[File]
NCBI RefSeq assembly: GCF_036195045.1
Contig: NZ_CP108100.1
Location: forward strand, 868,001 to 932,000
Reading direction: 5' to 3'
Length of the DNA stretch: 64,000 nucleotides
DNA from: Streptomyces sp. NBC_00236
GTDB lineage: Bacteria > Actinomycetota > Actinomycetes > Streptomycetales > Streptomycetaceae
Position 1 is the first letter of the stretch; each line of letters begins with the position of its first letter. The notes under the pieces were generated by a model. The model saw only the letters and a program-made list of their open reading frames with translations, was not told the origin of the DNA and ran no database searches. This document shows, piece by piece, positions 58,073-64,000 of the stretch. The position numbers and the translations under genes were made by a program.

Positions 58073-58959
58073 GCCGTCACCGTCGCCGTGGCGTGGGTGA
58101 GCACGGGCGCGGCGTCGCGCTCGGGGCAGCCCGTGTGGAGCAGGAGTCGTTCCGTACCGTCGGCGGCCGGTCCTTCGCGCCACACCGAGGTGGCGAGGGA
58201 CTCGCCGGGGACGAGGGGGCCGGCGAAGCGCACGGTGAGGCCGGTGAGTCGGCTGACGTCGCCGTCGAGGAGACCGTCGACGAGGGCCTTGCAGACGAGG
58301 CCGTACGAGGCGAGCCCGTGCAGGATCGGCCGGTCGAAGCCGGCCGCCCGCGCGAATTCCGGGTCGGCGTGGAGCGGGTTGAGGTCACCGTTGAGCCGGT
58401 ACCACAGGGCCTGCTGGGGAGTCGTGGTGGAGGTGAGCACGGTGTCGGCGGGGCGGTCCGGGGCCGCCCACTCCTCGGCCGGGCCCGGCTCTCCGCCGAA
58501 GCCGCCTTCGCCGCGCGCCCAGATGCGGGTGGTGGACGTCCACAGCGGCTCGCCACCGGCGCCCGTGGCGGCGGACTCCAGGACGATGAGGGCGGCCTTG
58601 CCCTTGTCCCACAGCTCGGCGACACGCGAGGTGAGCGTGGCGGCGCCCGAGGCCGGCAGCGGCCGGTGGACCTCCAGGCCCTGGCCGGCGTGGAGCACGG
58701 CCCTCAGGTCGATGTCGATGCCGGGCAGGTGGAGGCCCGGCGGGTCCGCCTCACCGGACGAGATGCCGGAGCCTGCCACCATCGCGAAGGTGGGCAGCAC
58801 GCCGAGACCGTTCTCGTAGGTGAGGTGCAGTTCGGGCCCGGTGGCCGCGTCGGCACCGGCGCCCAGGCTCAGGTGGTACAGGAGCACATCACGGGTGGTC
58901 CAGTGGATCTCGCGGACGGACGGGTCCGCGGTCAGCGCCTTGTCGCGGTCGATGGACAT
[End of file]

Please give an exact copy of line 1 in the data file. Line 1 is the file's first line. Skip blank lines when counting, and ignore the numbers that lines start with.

NCBI RefSeq assembly: GCF_036195045.1